A 66-year-old woman without a preexisting history of liver disease presented with chest discomfort and dyspnea. Laboratory studies revealed an isolated increase in aspartate aminotransferase (AST)1 that prompted consultation with a hepatologist. The patient was a retired schoolteacher and took no medications. She affirmed alcohol use estimated at <2 oz of spirits daily.
Student Discussion Document (pdf)
Smita Krishnamurthy,1 Kevin M. Korenblat,2 and Mitchell G. Scott1*
1Division of Laboratory and Genomic Medicine, Department of Pathology and Immunology, and 2Hepatology Program, Division of Gastroenterology, Department of Medicine, Washington University School of Medicine, St. Louis, MO.
*Address correspondence to this author at: Department of Pathology and Immunology, Box 8118, Washington University School of Medicine, St. Louis, MO 63110. Fax 314-362-1461; e-mail firstname.lastname@example.org.
A 66-year-old woman without a preexisting history of liver disease presented with chest discomfort and dyspnea. Laboratory studies revealed an isolated increase in aspartate aminotransferase (AST) that prompted consultation with a hepatologist. The patient was a retired schoolteacher and took no medications. She affirmed alcohol use estimated at <2 oz of spirits daily.
A physical examination revealed a healthy appearing woman with no obvious abnormalities. The sclerae were anicteric. The abdomen was soft, flat, and without palpable organomegaly. There was no edema.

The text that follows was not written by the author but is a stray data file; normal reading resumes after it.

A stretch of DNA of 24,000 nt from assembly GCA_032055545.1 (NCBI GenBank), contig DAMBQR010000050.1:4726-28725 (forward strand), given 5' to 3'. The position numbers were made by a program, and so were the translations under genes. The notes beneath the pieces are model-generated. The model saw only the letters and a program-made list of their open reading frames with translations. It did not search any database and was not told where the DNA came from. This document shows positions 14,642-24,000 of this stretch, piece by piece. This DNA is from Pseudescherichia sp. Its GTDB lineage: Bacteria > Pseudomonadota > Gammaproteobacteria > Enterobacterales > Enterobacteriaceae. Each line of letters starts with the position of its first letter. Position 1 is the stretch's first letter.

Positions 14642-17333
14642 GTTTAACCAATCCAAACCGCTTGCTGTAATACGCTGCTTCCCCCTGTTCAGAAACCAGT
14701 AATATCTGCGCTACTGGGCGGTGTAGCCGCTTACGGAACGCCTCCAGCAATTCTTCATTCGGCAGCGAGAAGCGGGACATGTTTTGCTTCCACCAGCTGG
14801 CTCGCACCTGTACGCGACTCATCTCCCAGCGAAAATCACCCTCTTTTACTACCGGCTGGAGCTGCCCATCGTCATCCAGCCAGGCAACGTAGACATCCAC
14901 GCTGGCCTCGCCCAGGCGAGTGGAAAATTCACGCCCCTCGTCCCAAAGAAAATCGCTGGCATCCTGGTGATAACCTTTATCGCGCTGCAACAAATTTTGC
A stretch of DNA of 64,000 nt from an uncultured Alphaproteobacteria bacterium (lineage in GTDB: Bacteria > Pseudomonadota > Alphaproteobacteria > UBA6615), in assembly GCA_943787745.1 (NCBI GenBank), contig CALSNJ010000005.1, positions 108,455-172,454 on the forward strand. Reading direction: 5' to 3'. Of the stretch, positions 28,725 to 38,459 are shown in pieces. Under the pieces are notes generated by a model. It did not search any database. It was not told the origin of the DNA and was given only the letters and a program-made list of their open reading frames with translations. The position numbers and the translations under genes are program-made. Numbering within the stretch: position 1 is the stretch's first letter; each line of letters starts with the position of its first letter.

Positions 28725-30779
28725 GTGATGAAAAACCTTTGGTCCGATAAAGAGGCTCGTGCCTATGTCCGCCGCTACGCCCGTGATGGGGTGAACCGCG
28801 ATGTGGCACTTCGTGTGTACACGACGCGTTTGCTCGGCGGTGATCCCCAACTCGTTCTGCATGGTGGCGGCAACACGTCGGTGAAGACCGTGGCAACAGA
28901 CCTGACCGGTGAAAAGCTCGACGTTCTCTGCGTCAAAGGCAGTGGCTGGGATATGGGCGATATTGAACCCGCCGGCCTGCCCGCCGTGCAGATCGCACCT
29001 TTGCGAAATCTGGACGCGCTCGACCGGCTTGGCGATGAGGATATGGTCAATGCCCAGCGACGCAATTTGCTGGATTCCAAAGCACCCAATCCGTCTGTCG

Laboratory studies revealed the following: AST, 544 U/L (reference interval, 11–47 U/L); albumin, 38 g/L (36–50 g/L), alanine aminotransferase (ALT), 23 U/L (7–53 U/L); alkaline phosphatase (ALP), 95 U/L (38–126 U/L); total bilirubin, 4.0 mg/L (3.0–11 mg/L); direct bilirubin, 2.0 mg/L (0.0–3.0 mg/L); γ-glutamyltransferase (GGT), 25 U/L (11–50 U/L); lactate dehydrogenase (LDH), 373 U/L (100–250 U/L); hemoglobin, 139 g/L (121–151 g/L); reticulocytes, 0.008 (0.005– 0.015); haptoglobin, 0.97 g/L (0.27–2.20 g/L); thyroid-stimulating hormone, 3.60 mIU/L (0.35–5.50 mIU/L); antinuclear antibodies, reactive at 1:80 (negative); anti–smooth muscle antibodies, reactive at 1:80 (<1:20); antimitochondrial antibodies, negative; α1-antitrypsin, 1.67 g/L (0.7–2.1 g/L); ferritin, 202 mg/L (10–291 mg/L); ceruloplasmin, 380 mg/L (180–460 mg/L); hepatitis B surface antigen, nonreactive; anti–hepatitis C virus, nonreactive; aldolase, 4.5 U/L (<8.0 U/L); and creatine kinase (CK), 116 U/L (38–234 U/L). The results of radiographic studies, including abdominal and chest computed tomography scans were unremarkable. Given the isolated increase in AST without signs or symptoms of liver disease, the patient was advised to discontinue alcohol consumption, and the clinical laboratory was contacted for additional studies.
Questions to Consider
- What are the causes of elevated transaminases?
- What can cause an isolated elevation in aspartate transaminase (AST)?
- Discuss the role of pyridoxal phosphate (Vitamin B6) in laboratory testing for transaminases.
- What other approaches might be taken to determine the cause of the isolated elevation of AST in this patient?
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